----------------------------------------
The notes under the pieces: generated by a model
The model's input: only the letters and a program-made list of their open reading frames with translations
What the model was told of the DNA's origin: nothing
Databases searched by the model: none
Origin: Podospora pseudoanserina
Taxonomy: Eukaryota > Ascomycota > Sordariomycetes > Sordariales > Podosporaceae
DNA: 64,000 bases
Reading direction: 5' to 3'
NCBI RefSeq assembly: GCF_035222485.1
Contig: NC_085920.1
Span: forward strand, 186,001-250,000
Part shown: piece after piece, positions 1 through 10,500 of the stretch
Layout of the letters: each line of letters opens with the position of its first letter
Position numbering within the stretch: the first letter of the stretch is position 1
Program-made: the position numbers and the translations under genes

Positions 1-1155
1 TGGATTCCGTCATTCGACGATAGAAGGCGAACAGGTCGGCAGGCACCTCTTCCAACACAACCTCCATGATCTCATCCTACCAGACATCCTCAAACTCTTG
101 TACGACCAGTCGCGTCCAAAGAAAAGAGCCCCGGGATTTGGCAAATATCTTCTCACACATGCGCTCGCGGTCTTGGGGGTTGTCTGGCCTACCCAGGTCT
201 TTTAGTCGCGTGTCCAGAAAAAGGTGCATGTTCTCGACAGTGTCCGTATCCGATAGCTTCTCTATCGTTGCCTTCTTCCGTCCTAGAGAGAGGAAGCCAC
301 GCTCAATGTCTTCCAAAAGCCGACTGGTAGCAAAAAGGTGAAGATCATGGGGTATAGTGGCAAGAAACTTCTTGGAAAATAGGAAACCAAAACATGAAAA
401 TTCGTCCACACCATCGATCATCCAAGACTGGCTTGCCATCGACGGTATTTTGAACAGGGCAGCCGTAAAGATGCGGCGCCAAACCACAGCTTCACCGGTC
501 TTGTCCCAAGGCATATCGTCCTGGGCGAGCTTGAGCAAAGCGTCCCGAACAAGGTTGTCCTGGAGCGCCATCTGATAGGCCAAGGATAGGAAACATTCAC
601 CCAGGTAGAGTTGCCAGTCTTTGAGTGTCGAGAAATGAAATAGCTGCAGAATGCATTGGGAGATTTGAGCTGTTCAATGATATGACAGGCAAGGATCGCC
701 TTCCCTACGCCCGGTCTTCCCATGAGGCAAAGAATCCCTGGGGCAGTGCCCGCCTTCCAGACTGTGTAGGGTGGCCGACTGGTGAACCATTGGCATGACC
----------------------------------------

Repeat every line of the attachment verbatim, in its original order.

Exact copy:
The notes under the pieces: generated by a model
The model's input: only the letters and a program-made list of their open reading frames with translations
What the model was told of the DNA's origin: nothing
Databases searched by the model: none
Origin: Podospora pseudoanserina
Taxonomy: Eukaryota > Ascomycota > Sordariomycetes > Sordariales > Podosporaceae
DNA: 64,000 bases
Reading direction: 5' to 3'
NCBI RefSeq assembly: GCF_035222485.1
Contig: NC_085920.1
Span: forward strand, 186,001-250,000
Part shown: piece after piece, positions 1 through 10,500 of the stretch
Layout of the letters: each line of letters opens with the position of its first letter
Position numbering within the stretch: the first letter of the stretch is position 1
Program-made: the position numbers and the translations under genes

Positions 1-1155
1 TGGATTCCGTCATTCGACGATAGAAGGCGAACAGGTCGGCAGGCACCTCTTCCAACACAACCTCCATGATCTCATCCTACCAGACATCCTCAAACTCTTG
101 TACGACCAGTCGCGTCCAAAGAAAAGAGCCCCGGGATTTGGCAAATATCTTCTCACACATGCGCTCGCGGTCTTGGGGGTTGTCTGGCCTACCCAGGTCT
201 TTTAGTCGCGTGTCCAGAAAAAGGTGCATGTTCTCGACAGTGTCCGTATCCGATAGCTTCTCTATCGTTGCCTTCTTCCGTCCTAGAGAGAGGAAGCCAC
301 GCTCAATGTCTTCCAAAAGCCGACTGGTAGCAAAAAGGTGAAGATCATGGGGTATAGTGGCAAGAAACTTCTTGGAAAATAGGAAACCAAAACATGAAAA
401 TTCGTCCACACCATCGATCATCCAAGACTGGCTTGCCATCGACGGTATTTTGAACAGGGCAGCCGTAAAGATGCGGCGCCAAACCACAGCTTCACCGGTC
501 TTGTCCCAAGGCATATCGTCCTGGGCGAGCTTGAGCAAAGCGTCCCGAACAAGGTTGTCCTGGAGCGCCATCTGATAGGCCAAGGATAGGAAACATTCAC
601 CCAGGTAGAGTTGCCAGTCTTTGAGTGTCGAGAAATGAAATAGCTGCAGAATGCATTGGGAGATTTGAGCTGTTCAATGATATGACAGGCAAGGATCGCC
701 TTCCCTACGCCCGGTCTTCCCATGAGGCAAAGAATCCCTGGGGCAGTGCCCGCCTTCCAGACTGTGTAGGGTGGCCGACTGGTGAACCATTGGCATGACC